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SFRA review
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Science Fiction Research Association review
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Science Fiction Research Association
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Science Fiction Research Association
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Science fiction -- History and criticism -- Periodicals   ( lcsh )
Fantasy fiction -- History and criticism -- Periodicals   ( lcsh )
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Fantasy fiction -- Book reviews -- Periodicals   ( lcsh )
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University of South Florida Library
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usfldc doi - S67-00026-n265-2003-07_09
usfldc handle - s67.26
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SFS0024513:00026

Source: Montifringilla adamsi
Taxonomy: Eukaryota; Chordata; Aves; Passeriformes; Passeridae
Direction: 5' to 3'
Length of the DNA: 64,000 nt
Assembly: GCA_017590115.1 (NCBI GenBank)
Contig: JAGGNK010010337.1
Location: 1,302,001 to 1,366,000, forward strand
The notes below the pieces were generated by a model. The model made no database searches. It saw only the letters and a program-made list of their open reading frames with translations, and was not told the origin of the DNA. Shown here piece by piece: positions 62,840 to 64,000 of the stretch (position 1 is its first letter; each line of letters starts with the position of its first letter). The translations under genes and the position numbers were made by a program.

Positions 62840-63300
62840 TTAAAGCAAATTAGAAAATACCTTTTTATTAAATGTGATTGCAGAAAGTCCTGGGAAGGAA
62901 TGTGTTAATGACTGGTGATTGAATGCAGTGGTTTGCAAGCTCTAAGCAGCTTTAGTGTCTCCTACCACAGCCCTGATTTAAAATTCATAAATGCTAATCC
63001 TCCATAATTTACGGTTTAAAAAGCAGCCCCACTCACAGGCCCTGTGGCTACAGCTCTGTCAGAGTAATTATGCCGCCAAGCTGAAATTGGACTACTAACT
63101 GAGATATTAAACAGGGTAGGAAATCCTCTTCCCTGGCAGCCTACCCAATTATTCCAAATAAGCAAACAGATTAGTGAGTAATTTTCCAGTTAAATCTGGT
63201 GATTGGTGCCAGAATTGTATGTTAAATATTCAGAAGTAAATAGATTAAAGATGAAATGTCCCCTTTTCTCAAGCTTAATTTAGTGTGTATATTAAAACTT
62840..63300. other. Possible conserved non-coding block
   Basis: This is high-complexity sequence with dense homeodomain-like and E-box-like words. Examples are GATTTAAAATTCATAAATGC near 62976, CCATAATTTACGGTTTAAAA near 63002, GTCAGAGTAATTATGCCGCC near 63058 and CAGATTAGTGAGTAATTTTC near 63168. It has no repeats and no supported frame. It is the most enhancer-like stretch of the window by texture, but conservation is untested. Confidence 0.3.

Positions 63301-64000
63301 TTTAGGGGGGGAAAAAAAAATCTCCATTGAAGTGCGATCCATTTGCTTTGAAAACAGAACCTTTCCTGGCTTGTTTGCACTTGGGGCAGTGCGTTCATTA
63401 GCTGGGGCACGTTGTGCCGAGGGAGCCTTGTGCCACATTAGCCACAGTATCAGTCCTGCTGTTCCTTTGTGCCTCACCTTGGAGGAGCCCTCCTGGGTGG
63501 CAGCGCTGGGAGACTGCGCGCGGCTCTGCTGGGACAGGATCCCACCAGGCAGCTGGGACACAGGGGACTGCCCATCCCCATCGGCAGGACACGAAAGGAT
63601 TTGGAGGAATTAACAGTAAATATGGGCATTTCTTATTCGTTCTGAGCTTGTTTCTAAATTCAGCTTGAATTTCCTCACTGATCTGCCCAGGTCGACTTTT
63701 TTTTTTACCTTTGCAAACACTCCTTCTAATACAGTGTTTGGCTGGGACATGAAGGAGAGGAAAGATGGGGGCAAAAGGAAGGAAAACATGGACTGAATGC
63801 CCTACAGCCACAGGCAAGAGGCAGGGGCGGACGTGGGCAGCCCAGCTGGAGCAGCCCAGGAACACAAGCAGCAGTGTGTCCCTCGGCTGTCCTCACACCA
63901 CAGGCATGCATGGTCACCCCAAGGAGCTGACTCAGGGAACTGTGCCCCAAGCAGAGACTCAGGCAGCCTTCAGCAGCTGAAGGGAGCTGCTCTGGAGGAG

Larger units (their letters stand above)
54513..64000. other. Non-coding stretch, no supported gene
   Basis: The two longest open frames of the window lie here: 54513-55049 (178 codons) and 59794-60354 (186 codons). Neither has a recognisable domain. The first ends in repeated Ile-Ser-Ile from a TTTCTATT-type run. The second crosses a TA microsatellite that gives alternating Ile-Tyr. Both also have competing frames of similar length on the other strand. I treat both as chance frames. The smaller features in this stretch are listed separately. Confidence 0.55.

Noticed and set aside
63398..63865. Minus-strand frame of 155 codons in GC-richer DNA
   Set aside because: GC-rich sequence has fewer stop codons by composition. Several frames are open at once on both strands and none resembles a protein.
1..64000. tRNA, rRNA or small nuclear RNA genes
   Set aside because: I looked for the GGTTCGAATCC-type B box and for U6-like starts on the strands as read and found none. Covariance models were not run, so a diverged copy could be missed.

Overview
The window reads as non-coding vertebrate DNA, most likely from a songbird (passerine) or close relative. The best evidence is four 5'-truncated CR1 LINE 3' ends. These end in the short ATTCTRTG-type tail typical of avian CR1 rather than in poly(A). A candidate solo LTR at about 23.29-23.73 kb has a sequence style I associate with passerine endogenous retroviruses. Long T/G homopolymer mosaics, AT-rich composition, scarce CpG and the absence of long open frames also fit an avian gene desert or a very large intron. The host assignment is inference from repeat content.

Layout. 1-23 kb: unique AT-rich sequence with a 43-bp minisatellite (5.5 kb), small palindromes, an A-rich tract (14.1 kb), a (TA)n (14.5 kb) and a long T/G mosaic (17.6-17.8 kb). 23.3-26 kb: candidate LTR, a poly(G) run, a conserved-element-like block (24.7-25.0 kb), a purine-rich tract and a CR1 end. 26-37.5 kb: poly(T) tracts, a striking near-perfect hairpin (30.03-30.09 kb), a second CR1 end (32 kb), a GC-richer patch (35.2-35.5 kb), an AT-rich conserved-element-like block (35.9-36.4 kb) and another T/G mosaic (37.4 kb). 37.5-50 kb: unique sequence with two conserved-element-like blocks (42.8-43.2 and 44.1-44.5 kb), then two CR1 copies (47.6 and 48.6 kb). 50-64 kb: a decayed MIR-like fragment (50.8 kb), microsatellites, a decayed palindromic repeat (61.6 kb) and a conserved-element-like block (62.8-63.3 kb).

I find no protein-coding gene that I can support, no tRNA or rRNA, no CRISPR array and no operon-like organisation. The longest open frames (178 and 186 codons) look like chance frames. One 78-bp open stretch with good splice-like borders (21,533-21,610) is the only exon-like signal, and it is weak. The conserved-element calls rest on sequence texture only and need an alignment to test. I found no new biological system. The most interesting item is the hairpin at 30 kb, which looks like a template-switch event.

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#!l.tJs July-Sept. 200J Editor: Christine Mains "'anaging Editor: Janice M. Bosstad Nonfiction Ed McHnisht Fiction Philip Snyder The SFRAReview (ISSN 1068-395X) is published four times a year by the Science Fiction Research Association (SFRA) and distributed to SFRA members. Individual issues are not for sale; however, starting with issue #256, all issues will be published to SFRA's website no less than two months after paper publication. For information about the SFRA and its benefits, see the description at the back of this issue. For a membership application, contact SFRA Treasurer Dave Mead or get one from the SFRA website: . SFRA would like to thank the UniverSity of Wisconsin-Eau Claire for its as sistance in producing the Review. SUBMISSIONS The SFRAReviewencourages all submis sions, including essays, review essays that cover several related texts, and inter views. If you would like to review non fiction or fiction, please contact the respective editor. Christine Mains, Editor Box 66024 Calgary,AB T2N I N4 Janice M. Bogstad, Managing Editor 239 Broadway St. Eau Claire WI 54703-5553 Ed McKnight, Nonfiction Editor I I 3 Cannon Lane Taylors SC 29687 Philip Snyder, Fiction Editor 109 Northumberland Road Rochester NY 146 18 I. "-HIS ISSUE: SFRA Business Editor's Message 2 President's Message 3 Minutes of SFRA General Meeting 3 Clareson Award Introduction 5 Non Fiction Reviews Edgar Rice Burroughs and Tarzan Chaos Theory, Asimov, and Dune National Dreams I 0 Prefiguring Cyberculture 12 Hitchiker: Douglas Adams 14 Fiction Reviews Collected Stories of Greg Bear Live Without a Net I 6 The Light Ages I 7 Archform: Beauty 19 Nowhere Near Mllkwood 20 The Mighty Orinoco 21 Robert Silverberg Presents: 1964 Orphans of Earth 24 In the Forests of Serre 24 Devll's Bargain 26 7 8 15 22